Plaintiffs file appeal in 2-2 tie case

Gray Hughes

An appeal seeking a declaratory judgment regarding the Hill City Council’s 2-2 tie voting issue has been filed by Hill City aldermen John Johnson and Jim Peterson, the plaintiffs in the case.

The appeal was dated Dec. 16 of last year and aims to send the case to South Dakota’s highest court.

“Plaintiffs sought declaratory judgment that the appointment of a City Attorney and City Administrator constituted appropriations or expenditures under the law and therefore the mayor is precluded from casting a vote on said appointments and further that the appointments of the existing City Attorney and City Administrator are null and void,” the appeal, filed by the plaintiff’s attorney Steven Sandven, said.

The appeal says that the plaintiffs are seeking review on “whether the trial court properly interpreted the statutes consistent with the law and whether the trial court made improper findings of fact without any basis of support in the record.”

The appeal comes after Seventh Judicial Circuit Court judge Heidi Linngren sent a letter to the attorneys in the case that then-mayor Julie Wickware-Klein acted within her rights to break the 2-2 tie, meaning that the appointments are valid.

“Having considered the record, briefs and arguments of council, for the reasons set forth below, The Court hereby finds the appointment of the City Administrator and City Attorney did no constitute an appropriation or expenditure under (South Dakota Codified Law) 9-8-10, and therefore the appointments are valid,” Linngren wrote in the letter last November. “Plantiffs’ request for rescission of the appointments is hereby denied.”

The lawsuit spans from a Hill City Common Council meeting in July 2018. At the meeting, then-mayor Wickware-Klein appointed Brett McMacken, city administrator for Hill City, and Frank Bettmann, city attorney for Hill City, to serve in those roles once again.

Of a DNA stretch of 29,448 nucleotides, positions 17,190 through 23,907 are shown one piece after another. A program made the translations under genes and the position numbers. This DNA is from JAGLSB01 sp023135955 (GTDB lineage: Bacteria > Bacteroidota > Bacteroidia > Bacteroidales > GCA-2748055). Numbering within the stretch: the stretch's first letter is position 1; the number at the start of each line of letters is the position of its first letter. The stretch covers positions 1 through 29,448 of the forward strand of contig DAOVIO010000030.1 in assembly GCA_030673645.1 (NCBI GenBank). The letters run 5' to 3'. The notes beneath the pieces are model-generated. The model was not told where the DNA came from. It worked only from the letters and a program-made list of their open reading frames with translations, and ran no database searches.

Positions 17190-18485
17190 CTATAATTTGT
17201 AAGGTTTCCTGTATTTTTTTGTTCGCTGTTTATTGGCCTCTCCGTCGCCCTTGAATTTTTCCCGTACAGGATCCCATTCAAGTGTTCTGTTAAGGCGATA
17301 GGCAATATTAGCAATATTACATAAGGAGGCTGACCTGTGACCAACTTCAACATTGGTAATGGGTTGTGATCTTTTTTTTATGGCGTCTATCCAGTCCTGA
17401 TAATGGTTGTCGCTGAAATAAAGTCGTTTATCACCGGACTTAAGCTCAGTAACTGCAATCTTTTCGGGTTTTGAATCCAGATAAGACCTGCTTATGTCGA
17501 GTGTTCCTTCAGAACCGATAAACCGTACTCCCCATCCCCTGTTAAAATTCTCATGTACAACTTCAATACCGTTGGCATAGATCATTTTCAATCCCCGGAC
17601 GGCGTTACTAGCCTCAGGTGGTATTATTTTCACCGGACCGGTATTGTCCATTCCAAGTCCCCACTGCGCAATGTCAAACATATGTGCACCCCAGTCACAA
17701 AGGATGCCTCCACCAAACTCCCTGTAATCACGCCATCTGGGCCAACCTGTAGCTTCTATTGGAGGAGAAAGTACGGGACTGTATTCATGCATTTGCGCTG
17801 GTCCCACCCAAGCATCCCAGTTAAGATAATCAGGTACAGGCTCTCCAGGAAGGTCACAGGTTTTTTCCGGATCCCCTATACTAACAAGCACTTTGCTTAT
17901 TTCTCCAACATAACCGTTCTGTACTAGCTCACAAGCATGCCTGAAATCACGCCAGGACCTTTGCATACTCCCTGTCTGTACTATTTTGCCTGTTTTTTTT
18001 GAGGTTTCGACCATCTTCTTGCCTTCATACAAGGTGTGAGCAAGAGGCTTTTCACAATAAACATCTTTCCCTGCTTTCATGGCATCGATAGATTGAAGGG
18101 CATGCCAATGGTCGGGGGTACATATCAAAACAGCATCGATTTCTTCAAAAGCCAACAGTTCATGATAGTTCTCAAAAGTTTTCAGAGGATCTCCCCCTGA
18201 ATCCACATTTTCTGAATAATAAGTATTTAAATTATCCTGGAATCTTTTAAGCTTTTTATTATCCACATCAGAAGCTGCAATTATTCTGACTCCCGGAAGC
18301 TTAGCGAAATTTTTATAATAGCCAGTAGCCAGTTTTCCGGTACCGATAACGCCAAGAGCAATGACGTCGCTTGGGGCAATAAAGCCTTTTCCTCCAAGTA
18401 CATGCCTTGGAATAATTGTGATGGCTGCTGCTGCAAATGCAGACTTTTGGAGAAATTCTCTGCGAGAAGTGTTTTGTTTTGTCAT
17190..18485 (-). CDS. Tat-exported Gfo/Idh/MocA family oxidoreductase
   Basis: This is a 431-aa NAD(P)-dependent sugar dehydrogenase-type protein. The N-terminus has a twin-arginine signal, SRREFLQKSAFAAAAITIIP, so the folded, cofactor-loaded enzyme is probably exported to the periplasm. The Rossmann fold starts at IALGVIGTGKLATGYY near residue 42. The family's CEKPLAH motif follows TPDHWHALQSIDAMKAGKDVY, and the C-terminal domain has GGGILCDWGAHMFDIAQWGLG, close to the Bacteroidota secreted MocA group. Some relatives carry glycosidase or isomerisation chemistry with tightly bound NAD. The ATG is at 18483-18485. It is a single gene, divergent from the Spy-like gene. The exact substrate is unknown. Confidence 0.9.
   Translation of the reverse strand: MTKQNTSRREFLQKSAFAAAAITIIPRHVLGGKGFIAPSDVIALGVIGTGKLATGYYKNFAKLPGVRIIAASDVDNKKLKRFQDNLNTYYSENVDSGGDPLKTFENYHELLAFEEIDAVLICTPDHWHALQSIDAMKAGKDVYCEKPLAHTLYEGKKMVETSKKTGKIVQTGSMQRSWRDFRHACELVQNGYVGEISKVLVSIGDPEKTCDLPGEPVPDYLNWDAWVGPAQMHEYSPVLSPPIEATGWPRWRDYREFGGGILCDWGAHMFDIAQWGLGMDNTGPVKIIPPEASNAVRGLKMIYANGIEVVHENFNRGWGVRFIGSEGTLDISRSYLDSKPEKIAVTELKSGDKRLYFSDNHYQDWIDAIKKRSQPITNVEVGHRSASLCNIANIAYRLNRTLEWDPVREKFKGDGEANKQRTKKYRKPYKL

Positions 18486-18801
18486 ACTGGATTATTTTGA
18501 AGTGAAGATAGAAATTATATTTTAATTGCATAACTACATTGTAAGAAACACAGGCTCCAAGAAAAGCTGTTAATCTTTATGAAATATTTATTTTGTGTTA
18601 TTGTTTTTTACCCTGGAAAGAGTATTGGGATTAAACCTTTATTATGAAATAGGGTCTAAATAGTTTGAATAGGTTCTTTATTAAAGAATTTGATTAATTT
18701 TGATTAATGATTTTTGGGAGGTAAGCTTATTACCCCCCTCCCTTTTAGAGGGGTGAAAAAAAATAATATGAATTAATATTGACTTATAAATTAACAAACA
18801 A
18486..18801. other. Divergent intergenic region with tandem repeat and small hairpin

The motion was made by then-alderman Jason Gillaspie and seconded by then-alderwoman and now Hill City mayor Kathy Skorzewski to approve. The vote ended in a 2-2 tie with Gillaspie and Skorzewski voting for the appointments and aldermen John Johnson and Jim Peterson voting against the appointments.

Wickware-Klein broke the tie votes, meaning the city administrator and city attorney were appointed.

In February of last year, Johnson and Peterson filed a complaint seeking a declaratory judgment that the appointment of the city administrator and city attorney should be considered an appropriation of funds or an expenditure, meaning the mayor cannot serve as the tie-breaking vote under South Dakota Codified Law (SDCL) 9-8-10. Peterson and Johnson also asked the appointments be rescinded.

Johnson and Peterson argued the appointments constitutes an expenditure of money since they are paid positions.

However, in the defendant’s answer to the plaintiffs filed in court in March  2019, the defendants said they were seeking a declaration that the city administrator and city attorney were legally appointed, that the city attorney and city administrator are entitled to payment of salary (in the case of the city administrator) or services rendered (in the case of the city attorney) and “that a vote to expend or appropriate money occurs at the time the vote is taken to approve the city’s annual budget and not when payments for salaries or periodic payments for legal services — items which were included in the budget — are made.”

Meanwhile, the current suit names Skorzewski, alderman Bill Miner, former alderman and council vice president Jason Gillaspie, Bettmann and McMacken as defendants.

Since Linngren penned the letter in November, Bettmann has resigned as city attorney for Hill City effective Jan. 1. The law firm of Gunderson, Palmer, Nelson and Ashmore, LLP, has taken over as city attorneys on an interim basis, and Katelyn Cook, an attorney at the firm, is named as the attorney for the defendants.

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